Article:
Springer Online Journal Archives 1860-2000
Abstract In vitrostudies under short-circuited conditions suggest that amiloride, a diuretic agent which is thought to block apical membrane sodium entry, has significant effects on sodium absorption by the human colon. To evaluate this in vivo,we studied the effect of amiloride applied in concentrations of 10−5 and 10 −4 M on sodium transport and potential difference (PD) in human colon during steadystate perfusion. Net sodium absorption was reduced 25% by amiloride and chloride absorption by 15%; potassium and bicarbonate secretion rates were enhanced. In other studies the colon was divided into a proximal and distal test segment by endoscopic introduction of a collection channel to the descending colonsigmoid junction. Comparison of tritiated water absorption by the two segments indicated that the distal segment comprised approximately 20% of the total colon surface area. However, the distal test segment only accounted for 5–7% of total sodium, chloride, or water absorption; in contrast, 17–20% of total potassium or bicarbonate secretion occurred there. In the proximal test segment, amiloride reduced net sodium absorption by almost one third from 21.0 to 14.4 mmollhr (P〈0.02) but had no significant effect on PD. In the distal test segment, amiloride produced a 25% reduction in mean sodium absorption from 1.2 to 0.9 mmollhr, but this reduction was not statistically significant;however, potential difference was significantly reduced by 33% (P〈0.02). These results suggest that most sodium absorption in normal human colon in vivois mediated by transport processes which are insensitive to these doses of amiloride. An effect of amiloride on potential difference was only evident in the distal colon, suggesting differences in the transport processes or in the permeability properties of the proximal and distal colon in vivo.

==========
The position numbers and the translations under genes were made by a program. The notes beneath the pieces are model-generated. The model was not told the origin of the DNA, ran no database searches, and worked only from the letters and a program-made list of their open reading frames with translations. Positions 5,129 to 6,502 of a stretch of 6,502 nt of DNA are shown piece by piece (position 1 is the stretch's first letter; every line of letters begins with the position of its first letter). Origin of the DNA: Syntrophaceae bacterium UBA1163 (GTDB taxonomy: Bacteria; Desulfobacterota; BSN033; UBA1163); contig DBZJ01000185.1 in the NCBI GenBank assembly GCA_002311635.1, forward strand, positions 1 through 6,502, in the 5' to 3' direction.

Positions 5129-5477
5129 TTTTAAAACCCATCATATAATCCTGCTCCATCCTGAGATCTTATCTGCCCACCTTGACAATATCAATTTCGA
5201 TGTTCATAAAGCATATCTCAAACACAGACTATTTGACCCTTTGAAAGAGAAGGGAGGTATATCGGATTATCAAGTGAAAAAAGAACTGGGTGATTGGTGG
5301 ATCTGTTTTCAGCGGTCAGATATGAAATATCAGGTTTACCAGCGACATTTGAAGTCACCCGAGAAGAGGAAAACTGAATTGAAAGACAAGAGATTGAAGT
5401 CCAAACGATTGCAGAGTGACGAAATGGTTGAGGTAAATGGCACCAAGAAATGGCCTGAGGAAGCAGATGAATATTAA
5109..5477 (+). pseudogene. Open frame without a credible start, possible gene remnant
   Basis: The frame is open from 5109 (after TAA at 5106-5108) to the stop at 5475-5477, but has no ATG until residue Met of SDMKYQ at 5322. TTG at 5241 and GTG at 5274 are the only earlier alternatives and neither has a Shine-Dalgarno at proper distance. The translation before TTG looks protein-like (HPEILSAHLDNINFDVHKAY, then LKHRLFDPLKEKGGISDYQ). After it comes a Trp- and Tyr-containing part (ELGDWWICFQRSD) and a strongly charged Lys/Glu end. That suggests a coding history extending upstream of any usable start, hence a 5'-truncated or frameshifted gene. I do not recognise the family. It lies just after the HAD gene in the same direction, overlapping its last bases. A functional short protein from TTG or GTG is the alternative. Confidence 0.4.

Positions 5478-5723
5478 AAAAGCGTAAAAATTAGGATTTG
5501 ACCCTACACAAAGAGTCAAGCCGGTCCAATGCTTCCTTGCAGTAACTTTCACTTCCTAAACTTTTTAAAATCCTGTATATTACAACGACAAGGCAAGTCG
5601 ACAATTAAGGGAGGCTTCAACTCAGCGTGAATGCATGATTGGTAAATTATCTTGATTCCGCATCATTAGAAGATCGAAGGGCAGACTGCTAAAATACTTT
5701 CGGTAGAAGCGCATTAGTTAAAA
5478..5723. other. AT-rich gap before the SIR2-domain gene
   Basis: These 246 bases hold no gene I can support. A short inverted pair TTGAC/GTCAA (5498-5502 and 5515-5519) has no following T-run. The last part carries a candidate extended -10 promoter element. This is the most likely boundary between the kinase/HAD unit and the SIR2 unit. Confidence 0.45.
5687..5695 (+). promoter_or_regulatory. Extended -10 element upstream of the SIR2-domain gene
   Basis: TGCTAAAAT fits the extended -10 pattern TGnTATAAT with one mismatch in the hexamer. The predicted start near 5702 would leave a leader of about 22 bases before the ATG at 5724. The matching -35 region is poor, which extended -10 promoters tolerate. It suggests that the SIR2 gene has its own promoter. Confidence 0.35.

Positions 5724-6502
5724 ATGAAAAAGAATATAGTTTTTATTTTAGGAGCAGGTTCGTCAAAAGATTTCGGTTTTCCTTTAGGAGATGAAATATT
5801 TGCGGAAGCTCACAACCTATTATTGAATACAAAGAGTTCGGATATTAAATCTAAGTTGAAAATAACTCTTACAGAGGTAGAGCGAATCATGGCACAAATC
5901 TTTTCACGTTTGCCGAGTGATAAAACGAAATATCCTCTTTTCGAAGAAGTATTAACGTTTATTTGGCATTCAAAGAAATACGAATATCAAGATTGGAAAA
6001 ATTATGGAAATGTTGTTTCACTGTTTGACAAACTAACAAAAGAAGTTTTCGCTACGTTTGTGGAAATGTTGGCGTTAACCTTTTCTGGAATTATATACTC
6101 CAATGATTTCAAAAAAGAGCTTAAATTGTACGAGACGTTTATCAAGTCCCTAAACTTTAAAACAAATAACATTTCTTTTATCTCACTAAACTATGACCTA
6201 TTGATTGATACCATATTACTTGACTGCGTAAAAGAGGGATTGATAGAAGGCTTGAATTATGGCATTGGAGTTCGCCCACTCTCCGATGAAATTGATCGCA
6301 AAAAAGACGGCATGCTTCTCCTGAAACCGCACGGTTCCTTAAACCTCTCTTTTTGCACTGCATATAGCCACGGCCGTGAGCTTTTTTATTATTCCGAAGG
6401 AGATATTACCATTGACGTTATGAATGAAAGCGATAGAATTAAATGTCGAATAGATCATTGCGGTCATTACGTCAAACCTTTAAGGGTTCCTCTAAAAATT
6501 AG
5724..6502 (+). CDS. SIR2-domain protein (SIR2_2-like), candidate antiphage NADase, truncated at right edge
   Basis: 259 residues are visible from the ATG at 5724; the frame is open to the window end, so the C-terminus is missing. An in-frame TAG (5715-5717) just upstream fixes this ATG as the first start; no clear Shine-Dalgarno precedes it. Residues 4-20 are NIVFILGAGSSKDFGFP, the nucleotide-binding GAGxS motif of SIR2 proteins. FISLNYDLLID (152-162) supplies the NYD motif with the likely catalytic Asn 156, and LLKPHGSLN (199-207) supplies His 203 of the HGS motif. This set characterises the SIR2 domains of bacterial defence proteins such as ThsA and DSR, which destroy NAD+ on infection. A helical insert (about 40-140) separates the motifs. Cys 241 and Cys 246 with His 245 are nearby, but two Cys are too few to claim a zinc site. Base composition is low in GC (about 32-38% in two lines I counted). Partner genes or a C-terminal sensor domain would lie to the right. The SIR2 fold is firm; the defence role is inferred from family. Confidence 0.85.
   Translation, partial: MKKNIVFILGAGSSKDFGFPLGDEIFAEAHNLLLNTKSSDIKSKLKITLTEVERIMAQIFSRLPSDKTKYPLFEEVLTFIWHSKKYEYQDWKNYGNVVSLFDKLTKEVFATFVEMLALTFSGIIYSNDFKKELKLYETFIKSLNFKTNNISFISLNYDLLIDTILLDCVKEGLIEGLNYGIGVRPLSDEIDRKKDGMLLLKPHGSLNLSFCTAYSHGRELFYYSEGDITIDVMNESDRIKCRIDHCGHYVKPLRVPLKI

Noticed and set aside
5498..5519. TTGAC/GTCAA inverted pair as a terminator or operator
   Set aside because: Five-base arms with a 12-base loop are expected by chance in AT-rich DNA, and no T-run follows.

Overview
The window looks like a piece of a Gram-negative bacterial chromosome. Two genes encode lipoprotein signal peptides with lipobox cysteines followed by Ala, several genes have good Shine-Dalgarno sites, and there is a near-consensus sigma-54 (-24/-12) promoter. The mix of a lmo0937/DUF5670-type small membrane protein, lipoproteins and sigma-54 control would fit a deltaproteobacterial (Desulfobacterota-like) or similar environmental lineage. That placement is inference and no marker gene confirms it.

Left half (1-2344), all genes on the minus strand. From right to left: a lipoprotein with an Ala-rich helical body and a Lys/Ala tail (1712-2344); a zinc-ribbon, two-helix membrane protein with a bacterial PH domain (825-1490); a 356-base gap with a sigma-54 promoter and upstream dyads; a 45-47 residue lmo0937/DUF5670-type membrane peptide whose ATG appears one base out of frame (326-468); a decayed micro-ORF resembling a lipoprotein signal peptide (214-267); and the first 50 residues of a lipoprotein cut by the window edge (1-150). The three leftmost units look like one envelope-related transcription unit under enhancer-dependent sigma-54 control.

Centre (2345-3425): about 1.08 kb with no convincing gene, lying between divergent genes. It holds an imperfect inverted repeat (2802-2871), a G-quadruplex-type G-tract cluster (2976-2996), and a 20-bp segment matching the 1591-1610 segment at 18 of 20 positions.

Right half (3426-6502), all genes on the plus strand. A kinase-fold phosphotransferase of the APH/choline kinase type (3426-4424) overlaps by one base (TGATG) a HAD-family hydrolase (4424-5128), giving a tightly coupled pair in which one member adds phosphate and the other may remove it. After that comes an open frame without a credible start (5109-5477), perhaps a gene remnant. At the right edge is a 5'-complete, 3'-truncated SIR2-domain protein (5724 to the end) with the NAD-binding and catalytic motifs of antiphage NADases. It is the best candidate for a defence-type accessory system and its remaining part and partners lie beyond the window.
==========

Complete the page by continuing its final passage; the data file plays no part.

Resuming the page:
Type of Medium: